National Geographic : 2015 May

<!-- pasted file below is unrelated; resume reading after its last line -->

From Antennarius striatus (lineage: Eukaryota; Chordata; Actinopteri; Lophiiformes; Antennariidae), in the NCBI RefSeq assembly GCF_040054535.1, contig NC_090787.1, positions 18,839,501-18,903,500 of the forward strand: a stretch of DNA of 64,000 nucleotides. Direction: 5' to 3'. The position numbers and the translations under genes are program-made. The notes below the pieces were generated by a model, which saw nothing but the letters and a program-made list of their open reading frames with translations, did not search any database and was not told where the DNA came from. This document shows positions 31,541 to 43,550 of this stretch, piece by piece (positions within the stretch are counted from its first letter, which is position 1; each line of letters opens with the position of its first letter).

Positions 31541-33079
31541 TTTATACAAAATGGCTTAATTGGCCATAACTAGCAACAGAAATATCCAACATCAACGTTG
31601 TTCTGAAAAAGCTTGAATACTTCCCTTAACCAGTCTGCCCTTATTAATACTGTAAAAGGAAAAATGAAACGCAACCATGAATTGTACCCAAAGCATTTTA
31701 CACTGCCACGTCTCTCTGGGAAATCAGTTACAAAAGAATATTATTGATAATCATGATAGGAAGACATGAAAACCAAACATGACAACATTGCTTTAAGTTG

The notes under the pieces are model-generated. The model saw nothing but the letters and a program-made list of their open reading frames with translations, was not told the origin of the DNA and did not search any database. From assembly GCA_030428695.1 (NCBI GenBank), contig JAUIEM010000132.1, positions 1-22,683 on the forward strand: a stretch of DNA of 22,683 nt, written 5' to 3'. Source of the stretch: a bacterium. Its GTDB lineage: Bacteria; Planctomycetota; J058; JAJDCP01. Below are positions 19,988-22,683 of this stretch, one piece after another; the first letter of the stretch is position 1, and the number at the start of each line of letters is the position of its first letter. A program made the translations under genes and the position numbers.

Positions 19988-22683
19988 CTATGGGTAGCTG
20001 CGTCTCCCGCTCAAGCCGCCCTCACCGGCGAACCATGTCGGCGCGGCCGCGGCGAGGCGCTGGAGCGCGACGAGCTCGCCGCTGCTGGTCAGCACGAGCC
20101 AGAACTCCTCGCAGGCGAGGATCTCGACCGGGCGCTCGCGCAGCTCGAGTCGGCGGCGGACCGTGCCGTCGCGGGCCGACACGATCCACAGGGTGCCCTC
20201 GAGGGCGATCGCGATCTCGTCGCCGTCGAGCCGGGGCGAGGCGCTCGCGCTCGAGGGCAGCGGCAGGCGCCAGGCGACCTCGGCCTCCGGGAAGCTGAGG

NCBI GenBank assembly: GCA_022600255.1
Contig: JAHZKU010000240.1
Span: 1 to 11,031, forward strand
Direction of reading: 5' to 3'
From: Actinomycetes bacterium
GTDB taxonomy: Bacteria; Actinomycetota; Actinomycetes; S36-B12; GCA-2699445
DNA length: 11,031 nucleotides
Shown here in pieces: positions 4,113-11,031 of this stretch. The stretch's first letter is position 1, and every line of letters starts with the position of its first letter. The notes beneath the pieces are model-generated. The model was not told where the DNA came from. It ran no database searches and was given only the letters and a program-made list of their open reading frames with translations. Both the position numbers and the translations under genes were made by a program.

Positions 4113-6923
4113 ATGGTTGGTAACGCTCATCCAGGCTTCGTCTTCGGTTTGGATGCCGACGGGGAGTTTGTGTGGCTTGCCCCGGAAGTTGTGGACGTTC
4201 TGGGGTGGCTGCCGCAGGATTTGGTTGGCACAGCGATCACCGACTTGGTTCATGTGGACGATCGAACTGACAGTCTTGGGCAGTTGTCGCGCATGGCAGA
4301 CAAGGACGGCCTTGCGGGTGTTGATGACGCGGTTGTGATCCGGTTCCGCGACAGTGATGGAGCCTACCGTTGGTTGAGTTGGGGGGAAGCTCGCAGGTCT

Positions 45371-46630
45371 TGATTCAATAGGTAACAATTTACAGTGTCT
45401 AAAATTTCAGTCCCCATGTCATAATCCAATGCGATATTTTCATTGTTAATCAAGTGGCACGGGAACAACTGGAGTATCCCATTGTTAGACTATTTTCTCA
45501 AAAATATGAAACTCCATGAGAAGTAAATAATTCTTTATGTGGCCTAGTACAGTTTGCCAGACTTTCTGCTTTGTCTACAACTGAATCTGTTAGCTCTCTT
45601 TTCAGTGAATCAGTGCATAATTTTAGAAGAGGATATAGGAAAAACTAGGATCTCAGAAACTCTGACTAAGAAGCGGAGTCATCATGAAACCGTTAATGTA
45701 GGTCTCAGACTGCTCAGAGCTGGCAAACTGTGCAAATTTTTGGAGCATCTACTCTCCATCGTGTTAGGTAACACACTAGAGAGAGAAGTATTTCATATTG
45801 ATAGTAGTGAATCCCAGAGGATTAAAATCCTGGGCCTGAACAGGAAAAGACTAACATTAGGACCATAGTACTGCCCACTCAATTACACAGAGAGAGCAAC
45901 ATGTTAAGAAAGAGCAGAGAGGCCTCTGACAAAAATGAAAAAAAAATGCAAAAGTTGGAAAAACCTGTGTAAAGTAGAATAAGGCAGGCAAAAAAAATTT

88 national geographic • may 2015 The Future of Food natgeofood.com This story is part of National Geographic’s Future of Food initiative, a special five-year project that seeks to show how what we eat makes us who we are. rother Adam must have known he had become a beekeeper at an unlucky time. It was 1915, and he was a 16-year-old novice at Buckfast Abbey in southwest England. Rapid bee die-offs have been recorded for centuries, but the catastrophe that confronted the young monk was unprec- edented. A mysterious disease had wiped out almost every apiary on the Isle of Wight and now was devastating the rest of England. Brother Adam found his hives suddenly vacant, bees crawling beneath them, unable to fly. That year he lost 29 of the abbey’s 45 hives. Scientists eventually linked the disease to a previously unknown virus. But the research came too late to save Britain’s native dark brown honeybee. Almost all the surviving hives were hybrids, the progeny of local drones that mated with foreign-bred queens. The apparently supe- rior vigor of these blends made Brother Adam think about breeding a disease-resistant bee. In 1950, after years of preparation, he finally got his chance. Commandeering an old abbey car, he traveled over the next 37 years through Europe, the Middle East, and Africa, collecting more than 1,500 queens: the hardworking bees of northern Turkey, the hyper-diverse bees of Crete, the isolated bees of Sahara oases, the deep black bees of Morocco, the tiny orange bees of the Nile, the supposedly placid bees of Mount Kilimanjaro. He took his exotic menagerie to a remote station in the moors, miles from other bees with their unwanted genes. Performing countless breeding tests in pristine solitude, he created the Buckfast bee—a superbee, as it was quickly dubbed. Tan-colored and robust, it was reluctant to sting, zealously productive, and resistant to what had come to be called Isle of Wight disease. By the 1980s Buckfast bees were sold across the world. Bee breeders are rare. Brother Adam had become something even rarer: an apiculture celebrity. But honeybees were again under assault. An Asian mite with the evocative name of Va r r o a destructor had invaded Europe and America. “Only a fully resistant, genetically endowed race or strain,” Brother Adam proclaimed in 1991, will be “the ultimate answer to this menace.” But before he could begin work, Buckfast’s abbot, convinced that Brother Adam’s growing fame conflicted with his vocation, removed him from his post. He died, heartbroken, in 1996. “No- body really took his place at the abbey,” says Clare Densley, who two years ago restarted Buckfast’s storied beekeeping operation. All the while, conditions worsened in Bee- landia. In 2007 reports of “colony collapse disorder”—swift, terrible deaths of entire colo- nies—suddenly mushroomed across Europe and the Americas. News reports called it a “threat to global agriculture” and an “unprecedented catas- trophe for the planet.” The headlines were justi- fied: Insect pollination, mostly from honeybees, is critical to one-third of the world’s food supply. Bee researchers, many inspired by Brother Adam, rushed to understand colony collapse. Most have concluded it is not a single problem, as first thought, but a lethal amalgamation of pests, pathogens, habitat loss, and toxic chemi- cals; varroa mites are a critical component. Most large-scale beekeepers now use pesticides to kill B Charles C. Mann’s latest book is 1493: Uncovering the New World Columbus Created. Anand Varma, a biologist who raised bees for this story, specializes in photographs that illuminate science.